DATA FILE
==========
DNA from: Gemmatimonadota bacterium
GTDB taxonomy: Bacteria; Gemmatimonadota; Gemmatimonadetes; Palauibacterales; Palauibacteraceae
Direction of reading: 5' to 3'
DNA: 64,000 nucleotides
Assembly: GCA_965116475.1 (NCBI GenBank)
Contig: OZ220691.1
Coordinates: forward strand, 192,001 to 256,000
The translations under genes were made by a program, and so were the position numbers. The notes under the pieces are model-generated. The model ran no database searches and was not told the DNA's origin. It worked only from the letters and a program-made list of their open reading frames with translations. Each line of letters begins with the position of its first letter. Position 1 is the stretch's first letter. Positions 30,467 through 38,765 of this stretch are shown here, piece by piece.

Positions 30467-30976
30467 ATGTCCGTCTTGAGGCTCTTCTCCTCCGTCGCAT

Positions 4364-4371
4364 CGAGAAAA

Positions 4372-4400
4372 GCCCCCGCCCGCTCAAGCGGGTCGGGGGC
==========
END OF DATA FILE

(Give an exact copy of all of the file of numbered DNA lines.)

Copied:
DNA from: Gemmatimonadota bacterium
GTDB taxonomy: Bacteria; Gemmatimonadota; Gemmatimonadetes; Palauibacterales; Palauibacteraceae
Direction of reading: 5' to 3'
DNA: 64,000 nucleotides
Assembly: GCA_965116475.1 (NCBI GenBank)
Contig: OZ220691.1
Coordinates: forward strand, 192,001 to 256,000
The translations under genes were made by a program, and so were the position numbers. The notes under the pieces are model-generated. The model ran no database searches and was not told the DNA's origin. It worked only from the letters and a program-made list of their open reading frames with translations. Each line of letters begins with the position of its first letter. Position 1 is the stretch's first letter. Positions 30,467 through 38,765 of this stretch are shown here, piece by piece.

Positions 30467-30976
30467 ATGTCCGTCTTGAGGCTCTTCTCCTCCGTCGCAT

Positions 4364-4371
4364 CGAGAAAA

Positions 4372-4400
4372 GCCCCCGCCCGCTCAAGCGGGTCGGGGGC